That sense explains why he just filed what he believes is the first open records lawsuit against the foundation. Certainly, it must be the first that involves a pizza chain's naming rights.
This involves a naming-rights deal for the University of New Mexico’s basketball arena, previously known as “The Pit.” It was struck in 2014 with WisePies, a local (struggling) Albuquerque pizza chain. There were doubts among some who wondered if the chain could make the $5 million payment. (Sporting News)
Though based in Chicago, Libit started a website that exclusively covers the University of New Mexico Athletics Department. It's an experiment in college sports journalism as he focuses on the program at his hometown university. He's doing it, he explains, "as if I were covering any other public institution. This is all I’ve done since the election."
The law firm representing him has done work for Guantanamo detainees and Chelsea Manning. Libit has worked for CNBC.com, National Journal and Politico.
Seeking access in Massachusetts
On Monday, the Reporters Committee for Freedom of the Press and the Society of Professional Journalists filed a so-called amicus brief with the Supreme Court in Weaver v. Massachusetts. It's worth a mention.
At first blush, this involves a murder defendant's assertion of ineffective counsel in a case prompted by the 2003 fatal shooting of Germaine Rucker, 15. The defendant 16 at the time, was later convicted of first-degree murder, failed in an appeal, then got a new lawyer.
But the reporters group is focusing on public access to jury selection. During the trial, overcrowding prompted the judge to close the so-called voir dire as a result.
"While the defendant has a right under the Sixth Amendment to an open jury selection process, RCFP and SPJ urge the Supreme Court to consider the public’s independent but related First Amendment right in resolving this case." (RCFP)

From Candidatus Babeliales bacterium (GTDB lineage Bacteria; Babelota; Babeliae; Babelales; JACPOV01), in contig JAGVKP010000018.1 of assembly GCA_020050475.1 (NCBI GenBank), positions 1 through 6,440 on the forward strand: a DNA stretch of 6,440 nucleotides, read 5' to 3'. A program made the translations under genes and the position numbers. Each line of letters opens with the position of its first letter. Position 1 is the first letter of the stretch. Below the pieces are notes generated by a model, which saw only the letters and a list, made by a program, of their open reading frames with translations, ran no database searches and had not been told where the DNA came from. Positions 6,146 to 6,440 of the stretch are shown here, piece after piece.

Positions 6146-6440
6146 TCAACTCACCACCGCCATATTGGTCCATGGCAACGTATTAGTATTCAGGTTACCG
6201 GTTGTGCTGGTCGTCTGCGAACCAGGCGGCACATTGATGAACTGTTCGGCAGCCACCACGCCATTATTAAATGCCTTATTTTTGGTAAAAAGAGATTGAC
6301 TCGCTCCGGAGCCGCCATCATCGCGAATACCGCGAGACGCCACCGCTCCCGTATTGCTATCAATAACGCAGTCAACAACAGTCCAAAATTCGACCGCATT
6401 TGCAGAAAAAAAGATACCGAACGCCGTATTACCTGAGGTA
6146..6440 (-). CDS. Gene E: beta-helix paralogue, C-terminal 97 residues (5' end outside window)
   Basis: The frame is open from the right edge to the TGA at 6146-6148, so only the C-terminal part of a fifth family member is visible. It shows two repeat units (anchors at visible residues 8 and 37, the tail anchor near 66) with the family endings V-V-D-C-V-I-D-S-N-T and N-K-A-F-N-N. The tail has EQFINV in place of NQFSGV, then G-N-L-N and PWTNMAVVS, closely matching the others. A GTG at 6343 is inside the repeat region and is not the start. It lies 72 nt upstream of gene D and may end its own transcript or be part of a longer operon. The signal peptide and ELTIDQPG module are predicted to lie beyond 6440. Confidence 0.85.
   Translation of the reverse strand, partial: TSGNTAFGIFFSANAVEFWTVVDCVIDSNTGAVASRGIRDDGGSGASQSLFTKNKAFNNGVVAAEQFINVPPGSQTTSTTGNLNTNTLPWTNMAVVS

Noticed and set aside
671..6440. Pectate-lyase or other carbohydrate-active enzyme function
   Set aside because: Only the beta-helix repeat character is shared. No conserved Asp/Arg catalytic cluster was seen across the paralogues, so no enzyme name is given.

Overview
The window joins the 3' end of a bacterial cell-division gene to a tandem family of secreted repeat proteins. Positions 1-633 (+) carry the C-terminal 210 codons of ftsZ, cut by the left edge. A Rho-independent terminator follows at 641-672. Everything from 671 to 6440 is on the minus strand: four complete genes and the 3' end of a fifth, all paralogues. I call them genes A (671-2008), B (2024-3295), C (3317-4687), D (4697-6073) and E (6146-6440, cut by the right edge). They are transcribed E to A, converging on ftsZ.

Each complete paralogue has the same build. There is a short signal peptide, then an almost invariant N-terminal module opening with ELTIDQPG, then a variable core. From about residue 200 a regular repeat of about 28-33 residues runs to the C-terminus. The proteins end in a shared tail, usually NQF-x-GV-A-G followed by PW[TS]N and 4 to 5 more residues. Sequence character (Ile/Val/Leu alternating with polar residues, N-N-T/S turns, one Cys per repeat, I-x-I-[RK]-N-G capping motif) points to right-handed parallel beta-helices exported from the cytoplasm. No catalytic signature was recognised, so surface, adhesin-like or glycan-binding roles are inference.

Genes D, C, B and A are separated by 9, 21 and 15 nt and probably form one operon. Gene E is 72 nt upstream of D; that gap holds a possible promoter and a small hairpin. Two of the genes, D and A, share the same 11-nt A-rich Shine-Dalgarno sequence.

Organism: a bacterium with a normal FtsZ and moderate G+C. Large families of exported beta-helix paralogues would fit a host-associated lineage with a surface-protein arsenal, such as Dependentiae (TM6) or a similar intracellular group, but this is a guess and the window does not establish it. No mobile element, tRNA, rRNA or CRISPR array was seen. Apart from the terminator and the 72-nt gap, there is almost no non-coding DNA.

A billionaire freelancer's take on immigration
"Fix immigration without sacrificing innocent children" is the Bloomberg op-ed by struggling freelancer Michael R. Bloomberg. Oh, no, this is the one who owns the joint.
"Whoever said there are no bad ideas never spent any time in Washington," writes Bloomberg. "Many never get off the ground, thankfully, but one of the worst I can remember hearing is now under serious consideration by the Department of Homeland Security: forcibly separating children from their parents when families are apprehended crossing the U.S. border." (Bloomberg)
In search of Pulitzers and, now, Beyonce
Tronc, the former Tribune Publishing, is apparently on the verge of buying Wenner Media's Us Weekly for somewhere in the realm of $100 million. Michael Ferro, a Chicago tech entrepreneur, loves celebrities. When he took over The Chicago Sun-Times, he quickly signed up literary visionaries Jenny McCarthy and Jim Belushi as columnists, and no sooner had he commandeered Tribune then he requested the Los Angeles Times' Oscars tickets.
But, "Putting aside the cultural issues that might arise from pairing up Pulitzer-prize winning journalistic institutions with a publication fueled by the latest celebrity gossip, the deal isn’t without theoretical merits." (Bloomberg)
Google says it's filling some gaping holes
"Google says Android and Chrome are now strong enough to defend against at least some of the vulnerabilities that the CIA may have exploited to carry out covert surveillance programs." (Recode)
This comes up amid the latest WikiLeaks disclosures, which include how the CIA went after Google's Android smartphone operating system.
Says an executive overseeing information security and privacy, "As we’ve reviewed the documents, we're confident that security updates and protections in both Chrome and Android already shield users from many of these alleged vulnerabilities. Our analysis is ongoing and we will implement any further necessary protections. We've always made security a top priority and we continue to invest in our defenses."
"Sen. Rand Paul (R-KY), a top conservative in the U.S. Senate, unloaded on House Speaker Paul Ryan’s Obamacare 2.0 replacement plan — that does not repeal Obamacare — in an exclusive interview on Wednesday with Breitbart News."
Meanwhile, given how he gravitates to journalists, is the notion of Paul and an "exclusive" interview an oxymoron? (Breitbart)
Winners, losers with Republican plan
Here's a keeper: a U.S. map based on Kaiser Family Foundation estimates of how the Republican healthcare bill's impacts every county based on varying subsidies. There are huge differences.
Concludes The New York Times based on that data, "The biggest losers under the change would be older Americans with low incomes who live in high-cost areas. Those are the people who benefited most from Obamacare."
The theatrics and easy ridicule of Congress aside, it's a reminder of the underlying seriousness of intent and underlying substance at play.